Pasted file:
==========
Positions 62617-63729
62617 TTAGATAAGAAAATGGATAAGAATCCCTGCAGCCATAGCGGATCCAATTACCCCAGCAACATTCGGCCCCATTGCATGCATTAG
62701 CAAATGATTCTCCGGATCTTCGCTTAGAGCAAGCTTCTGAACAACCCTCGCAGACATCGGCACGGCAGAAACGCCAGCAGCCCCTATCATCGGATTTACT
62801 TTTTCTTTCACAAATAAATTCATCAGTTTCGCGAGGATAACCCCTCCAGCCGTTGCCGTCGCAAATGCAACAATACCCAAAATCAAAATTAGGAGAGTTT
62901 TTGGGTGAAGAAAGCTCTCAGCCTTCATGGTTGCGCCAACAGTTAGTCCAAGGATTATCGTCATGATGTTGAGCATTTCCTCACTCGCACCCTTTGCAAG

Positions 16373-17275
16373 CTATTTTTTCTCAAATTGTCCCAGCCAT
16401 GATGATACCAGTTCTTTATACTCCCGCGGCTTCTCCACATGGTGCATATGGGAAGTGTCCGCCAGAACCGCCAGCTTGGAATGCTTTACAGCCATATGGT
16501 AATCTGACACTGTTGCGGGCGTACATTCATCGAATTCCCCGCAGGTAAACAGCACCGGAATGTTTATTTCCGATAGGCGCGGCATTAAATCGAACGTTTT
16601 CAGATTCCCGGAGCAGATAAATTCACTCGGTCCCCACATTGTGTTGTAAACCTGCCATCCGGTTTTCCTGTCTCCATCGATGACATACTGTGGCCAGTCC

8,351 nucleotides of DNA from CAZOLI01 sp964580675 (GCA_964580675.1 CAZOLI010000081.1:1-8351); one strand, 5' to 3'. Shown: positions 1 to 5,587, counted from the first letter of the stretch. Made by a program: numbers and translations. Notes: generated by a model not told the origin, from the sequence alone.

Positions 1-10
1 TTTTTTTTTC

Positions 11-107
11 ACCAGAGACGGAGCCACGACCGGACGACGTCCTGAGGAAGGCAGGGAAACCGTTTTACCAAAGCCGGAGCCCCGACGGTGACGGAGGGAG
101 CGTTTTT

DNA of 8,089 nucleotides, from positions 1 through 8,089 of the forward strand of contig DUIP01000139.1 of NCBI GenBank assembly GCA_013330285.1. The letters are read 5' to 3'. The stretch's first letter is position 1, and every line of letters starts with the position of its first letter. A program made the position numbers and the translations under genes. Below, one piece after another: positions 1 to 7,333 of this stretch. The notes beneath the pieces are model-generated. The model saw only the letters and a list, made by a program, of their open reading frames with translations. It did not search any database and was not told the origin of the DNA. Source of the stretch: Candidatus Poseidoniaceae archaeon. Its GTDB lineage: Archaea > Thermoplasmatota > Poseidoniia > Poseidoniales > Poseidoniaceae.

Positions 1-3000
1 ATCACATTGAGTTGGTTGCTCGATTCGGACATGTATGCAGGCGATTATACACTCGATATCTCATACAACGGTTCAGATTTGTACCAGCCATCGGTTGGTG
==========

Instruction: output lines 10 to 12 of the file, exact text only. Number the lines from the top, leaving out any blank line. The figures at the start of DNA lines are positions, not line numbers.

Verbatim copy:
16601 CAGATTCCCGGAGCAGATAAATTCACTCGGTCCCCACATTGTGTTGTAAACCTGCCATCCGGTTTTCCTGTCTCCATCGATGACATACTGTGGCCAGTCC

8,351 nucleotides of DNA from CAZOLI01 sp964580675 (GCA_964580675.1 CAZOLI010000081.1:1-8351); one strand, 5' to 3'. Shown: positions 1 to 5,587, counted from the first letter of the stretch. Made by a program: numbers and translations. Notes: generated by a model not told the origin, from the sequence alone.

Positions 1-10